resident Charles Leahy has made it his mission to improve public access to Board of Review hearings—the annual process in which homeowners can seek tax relief for a variety of reasons.
Ultimately the decisions impact each of the cities fiscal budgets because any reductions the Board of Review approve reduce the amount of income for that particular city.
Leahy has been attending hearings since 2010 throughout the Grosse Pointes and last year his complaints yielded changes in , where the hearings were previously held in a small conference room that was unwelcoming to the public. Now the Park is holding the hearings in a much larger space with more seating.
Leahy has filed a complaint with the State Tax Commission after being kicked out of a Board of Review hearing in Grosse Pointe Shores last week despite the attempted intervention of several legal and state officials.
He informed council Tuesday of his complaint and his frustration with how the Shores has handled the process. Last week, while he was allowed to attend the portion of the hearing in which the resident presented a case for tax relief, he was kicked out of the hearing when the board members began deliberations.
The situation escalated, leading him to file a police report with Director of Public Safety John Schulte. He intervened during the hearings after contacting the Shores attorney Mark McInerney, who explained Leahy should be allowed to attend the entire hearing.
Schulte advised the board but they refused to allow Leahy to attend, Schulte told Patch.
According to the police report, the Shores assessor Tim O'Donnell also advised the board that the entire meeting should be open and accessible to the public. An official from the Wayne County Equalization department also agreed with Leahy when he contacted the office and offered to have the board members call for the information.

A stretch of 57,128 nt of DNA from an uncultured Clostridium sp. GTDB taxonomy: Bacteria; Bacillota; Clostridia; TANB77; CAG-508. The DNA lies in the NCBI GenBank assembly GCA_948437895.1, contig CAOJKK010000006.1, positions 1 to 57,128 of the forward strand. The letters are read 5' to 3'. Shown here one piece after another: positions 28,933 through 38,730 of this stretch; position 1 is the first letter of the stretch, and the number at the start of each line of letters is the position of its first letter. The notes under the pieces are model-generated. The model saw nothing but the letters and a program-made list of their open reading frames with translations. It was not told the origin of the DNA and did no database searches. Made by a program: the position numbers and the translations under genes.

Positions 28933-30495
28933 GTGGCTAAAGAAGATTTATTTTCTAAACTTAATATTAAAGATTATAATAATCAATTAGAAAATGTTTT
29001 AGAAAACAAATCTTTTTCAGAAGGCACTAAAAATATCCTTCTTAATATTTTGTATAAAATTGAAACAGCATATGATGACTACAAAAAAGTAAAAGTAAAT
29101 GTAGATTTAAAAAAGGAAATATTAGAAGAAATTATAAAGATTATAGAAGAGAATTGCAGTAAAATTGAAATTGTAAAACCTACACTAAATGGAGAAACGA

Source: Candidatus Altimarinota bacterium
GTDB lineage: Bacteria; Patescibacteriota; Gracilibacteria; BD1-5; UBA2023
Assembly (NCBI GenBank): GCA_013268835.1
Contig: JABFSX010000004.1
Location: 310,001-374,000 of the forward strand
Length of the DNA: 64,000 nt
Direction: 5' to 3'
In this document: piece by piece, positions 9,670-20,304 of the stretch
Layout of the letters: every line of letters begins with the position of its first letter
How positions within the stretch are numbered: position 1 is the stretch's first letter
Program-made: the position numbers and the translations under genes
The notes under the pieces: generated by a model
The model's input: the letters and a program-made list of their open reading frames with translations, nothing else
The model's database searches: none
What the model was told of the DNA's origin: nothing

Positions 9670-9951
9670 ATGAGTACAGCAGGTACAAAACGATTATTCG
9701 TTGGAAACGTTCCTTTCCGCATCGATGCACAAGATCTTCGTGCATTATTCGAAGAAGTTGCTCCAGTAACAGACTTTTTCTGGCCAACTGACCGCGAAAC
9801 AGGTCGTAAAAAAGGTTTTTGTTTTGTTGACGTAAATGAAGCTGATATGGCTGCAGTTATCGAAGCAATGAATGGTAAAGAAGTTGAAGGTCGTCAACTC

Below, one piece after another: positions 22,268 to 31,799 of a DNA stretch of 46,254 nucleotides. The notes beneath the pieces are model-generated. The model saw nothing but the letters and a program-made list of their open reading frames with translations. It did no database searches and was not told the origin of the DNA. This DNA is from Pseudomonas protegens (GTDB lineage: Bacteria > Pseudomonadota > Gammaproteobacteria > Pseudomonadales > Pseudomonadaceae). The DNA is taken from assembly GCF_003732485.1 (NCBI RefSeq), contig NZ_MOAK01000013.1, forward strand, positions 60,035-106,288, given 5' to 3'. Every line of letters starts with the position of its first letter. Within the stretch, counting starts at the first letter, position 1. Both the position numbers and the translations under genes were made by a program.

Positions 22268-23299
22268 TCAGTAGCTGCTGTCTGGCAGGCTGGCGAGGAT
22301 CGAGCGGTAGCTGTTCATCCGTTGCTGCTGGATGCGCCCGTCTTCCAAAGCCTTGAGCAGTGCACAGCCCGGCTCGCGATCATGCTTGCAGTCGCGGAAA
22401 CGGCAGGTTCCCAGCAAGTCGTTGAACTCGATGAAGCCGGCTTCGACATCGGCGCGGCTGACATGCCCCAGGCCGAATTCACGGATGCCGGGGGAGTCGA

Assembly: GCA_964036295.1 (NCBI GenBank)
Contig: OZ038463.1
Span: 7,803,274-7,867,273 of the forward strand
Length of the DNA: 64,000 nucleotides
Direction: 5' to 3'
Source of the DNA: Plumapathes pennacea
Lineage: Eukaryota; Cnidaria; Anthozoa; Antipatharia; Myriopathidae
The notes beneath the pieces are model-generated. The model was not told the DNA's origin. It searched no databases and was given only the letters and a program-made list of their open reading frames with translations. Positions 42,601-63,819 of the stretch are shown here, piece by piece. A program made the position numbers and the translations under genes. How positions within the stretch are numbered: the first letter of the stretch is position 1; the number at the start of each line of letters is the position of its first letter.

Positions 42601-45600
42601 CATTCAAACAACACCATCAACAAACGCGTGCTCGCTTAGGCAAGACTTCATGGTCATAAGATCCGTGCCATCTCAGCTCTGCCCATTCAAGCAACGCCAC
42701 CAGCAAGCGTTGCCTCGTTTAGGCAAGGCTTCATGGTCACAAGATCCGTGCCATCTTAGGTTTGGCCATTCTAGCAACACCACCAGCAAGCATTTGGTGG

Leahy has also sent his complaint and the police report to the Wayne County Prosecutor's Office, he told council Tuesday. The information he gave to the State Tax Commission has now been forwarded on to the Michigan Attorney General's office, he said, holding up an email he had received earlier in the day Tuesday.
He also highlighted his treatment by the Shores Board of Review last year, in which John Lizza publicly announced to council that he kicked Leahy out because he believes the hearings should be closed. He also laughed as he explained his thoughts about access, scoffing at the idea of allowing the public to attend.
Lizza, who chairs the Board of Review for the Shores, has been on it for years. He was among the board members hearing cases the day Leahy was kicked out of the meetings repeatedly.
As was Janice Pemberton, who told the council Tuesday, the board felt the deliberation portion of the meeting is allowed to be done in private as a jury does in the court system. She explained that the board members had received different information about that portion of the meeting from officials.
Pemberton explained to council that in the 14 years she served on the Board of Review she has never experienced problems like this and she said Leahy was disruptive to the hearing process.
She also explained that often sensitive information is shared during the Board of Review hearings, when a taxpayer may be asking for a hardship exemption or revealing a buyer/seller agreement that she believes should not be public.
Attorney Gary Wilson, of , said Board of Review hearings are part of Michigan's Open Meetings Act. Furthermore, he said "tax valuations are a matter of public record."
"There is nothing that would happen in a meeting that would fall under the privacy exemption," Wilson said.
Holding open Board of Review hearings is especially important in smaller communities like the Grosse Pointes because there is a much greater chance that property owner may know one of the board members as a close friend, relative or neighbor, Wilson said.
In addition to ensuring property owners are taxed appropriately, the Board of Review has a great deal of power and the way to ensure that is not abused is by having it fall under the Open Meetings Act, Wilson said.
Leahy urged council to take his complaints seriously to avoid having the State Tax Commission take over their Board of Review duties, which he said would also cut their collection portion of the payments and further reduce the Shores income.
He also questioned to the Shores council why the Board of Review failed to follow the direction of several local and state legal and tax officials, saying their defiance should be addressed.